# Construction of Segment on Given Line Admitting Given Angle

## Contents

## Theorem

On any given line segment, it is possible to describe a segment of a circle which admits an angle equal to any given rectilineal angle.

In the words of Euclid:

*On a given straight line, to describe a segment of a circle admitting an angle equal to a given rectilineal angle.*

(*The Elements*: Book $\text{III}$: Proposition $33$)

## Construction

In the following:

- let $AB$ be the line segment on which the segment is to be drawn;
- let $C$ be the rectilineal angle to which the angle in the segment is to be made equal.

There are three cases to consider:

- $(1): \quad$ When $C$ is an acute angle
- $(2): \quad$ When $C$ is a right angle
- $(3): \quad$ When $C$ is an obtuse angle.

Each one will be addressed in turn.

### Acute Angle

Construct $\angle BAD$ on $AB$ such that $\angle BAD = \angle C$ using Construction of Equal Angle.

Draw $AK$ perpendicular to $AD$.

Draw $FG$ perpendicular to $AD$ where $G$ is on $AK$.

Join $GB$.

Draw the circle whose center is at $G$ and whose radius is $GB$.

Let this circle meet $AK$ at $E$.

The required segment is the one whose base is $AB$ and whose circumference is the greater of the two arcs between $A$ and $B$.

### Right Angle

Construct $\angle BAD$ on $AB$ such that $\angle BAD = \angle C$ using Construction of Equal Angle.

Draw the circle whose center is at $F$ and whose radius is $AF$ (or $BF$).

The required segment is the one whose base is $AB$ and whose circumference is the either of the two arcs between $A$ and $B$.

### Obtuse Angle

Construct $\angle BAD$ on $AB$ such that $\angle BAD = \angle C$ using Construction of Equal Angle.

Draw $AK$ perpendicular to $AD$.

Draw $FG$ perpendicular to $AD$ where $G$ is on $AK$.

Join $GB$.

Draw the circle whose center is at $G$ and whose radius is $GB$.

Let this circle meet $AK$ at $E$.

The required segment is the one whose base is $AB$ and whose circumference is the lesser of the two arcs between $A$ and $B$.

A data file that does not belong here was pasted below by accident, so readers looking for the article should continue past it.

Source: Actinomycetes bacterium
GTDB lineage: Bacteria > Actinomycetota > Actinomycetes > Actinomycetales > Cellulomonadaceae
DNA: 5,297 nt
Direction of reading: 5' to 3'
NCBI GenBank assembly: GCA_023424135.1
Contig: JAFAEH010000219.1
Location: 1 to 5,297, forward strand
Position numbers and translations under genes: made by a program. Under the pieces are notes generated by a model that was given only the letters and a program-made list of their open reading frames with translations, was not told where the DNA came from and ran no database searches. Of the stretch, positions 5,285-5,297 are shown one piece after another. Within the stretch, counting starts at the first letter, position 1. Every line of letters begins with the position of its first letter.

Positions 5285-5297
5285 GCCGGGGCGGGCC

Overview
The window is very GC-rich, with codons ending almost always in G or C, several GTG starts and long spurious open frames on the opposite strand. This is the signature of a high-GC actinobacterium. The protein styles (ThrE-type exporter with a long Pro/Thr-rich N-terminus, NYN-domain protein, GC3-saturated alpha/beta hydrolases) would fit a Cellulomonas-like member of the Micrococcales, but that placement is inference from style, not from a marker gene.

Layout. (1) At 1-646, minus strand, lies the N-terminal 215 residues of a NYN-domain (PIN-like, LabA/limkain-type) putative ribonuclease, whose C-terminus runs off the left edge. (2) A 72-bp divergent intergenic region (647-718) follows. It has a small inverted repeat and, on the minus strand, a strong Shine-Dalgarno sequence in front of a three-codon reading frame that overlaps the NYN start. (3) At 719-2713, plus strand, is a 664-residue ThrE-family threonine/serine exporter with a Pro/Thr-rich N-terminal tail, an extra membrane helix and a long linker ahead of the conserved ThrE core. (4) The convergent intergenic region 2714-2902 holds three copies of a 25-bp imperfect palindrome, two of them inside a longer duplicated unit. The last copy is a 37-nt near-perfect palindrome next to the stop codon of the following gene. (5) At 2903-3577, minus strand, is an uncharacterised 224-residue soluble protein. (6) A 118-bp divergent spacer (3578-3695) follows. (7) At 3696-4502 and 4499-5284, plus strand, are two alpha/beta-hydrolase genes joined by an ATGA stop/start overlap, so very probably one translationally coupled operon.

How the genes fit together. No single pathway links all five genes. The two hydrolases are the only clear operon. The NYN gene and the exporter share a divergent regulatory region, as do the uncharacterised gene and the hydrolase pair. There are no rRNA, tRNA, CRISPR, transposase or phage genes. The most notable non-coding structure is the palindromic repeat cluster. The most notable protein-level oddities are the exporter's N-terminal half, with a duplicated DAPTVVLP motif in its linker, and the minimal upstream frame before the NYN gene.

## Proof

### Proof for Acute Angle

We have that $AF = FB$, $\angle AFG = \angle BFG$ (both are right angles) and $AG$ is common.

So from Triangle Side-Angle-Side Equality it follows that $AG = BG$.

So the circle $ABE$ whose center is at $G$ and whose radius is $GB$ also passes through $A$.

As $AE$ passes through the center $G$, $AE$ is a diameter of the circle $ABE$.

As $AD$ is perpendicular to $AE$, it follows from Line at Right Angles to Diameter of Circle that $AD$ is tangent to circle $ABE$.

From Angles made by Chord with Tangent, $\angle DAB = \angle AEB$.

But $\angle DAB = \angle C$ by construction.

Hence the result.

$\Box$

### Proof for Right Angle

Select a point $E$ on the circle and join $AE$ and $BE$.

As $AD$ is perpendicular to $AB$, it follows from Line at Right Angles to Diameter of Circle that $AD$ is tangent to circle $ABE$.

From Relative Sizes of Angles in Segments, $\angle BAD = \angle AEB$.

But as $\angle BAD = \angle C$ by construction, $\angle AEB = \angle C$.

Hence the result.

$\Box$

### Proof for Obtuse Angle

We have that $AF = FB$, $\angle AFG = \angle BFG$ (both are right angles) and $AG$ is common.

So from Triangle Side-Angle-Side Equality it follows that $AG = BG$.

So the circle $ABE$ whose center is at $G$ and whose radius is $GB$ also passes through $A$.

As $AE$ passes through the center $G$, $AE$ is a diameter of the circle $ABE$.

As $AD$ is perpendicular to $AE$, it follows from Line at Right Angles to Diameter of Circle that $AD$ is tangent to circle $ABE$.

Now place point $H$ anywhere on the arc $AB$ and join $AH$ and $HB$.

From Angles made by Chord with Tangent, $\angle DAB = \angle AHB$.

But $\angle DAB = \angle C$ by construction.

Hence the result.

$\blacksquare$

## Historical Note

This theorem is Proposition $33$ of Book $\text{III}$ of Euclid's *The Elements*.

Note that Euclid, in his original constructions for the acute and obtuse angle, defined the line perpendicular to $AD$ as being $AE$. But at that stage of the construction, it has not been established exactly where $E$ is going to be. This is defined after the position of $G$ on $AB$ has been established, and the circle centered at $G$ has been drawn.

It is also worth pointing out that while the constructions for the acute and obtuse angles are the same, the proofs need to be done separately for each.

## Sources

- 1926: Sir Thomas L. Heath:
*Euclid: The Thirteen Books of The Elements: Volume 2*(2nd ed.) ... (previous) ... (next): Book $\text{III}$. Propositions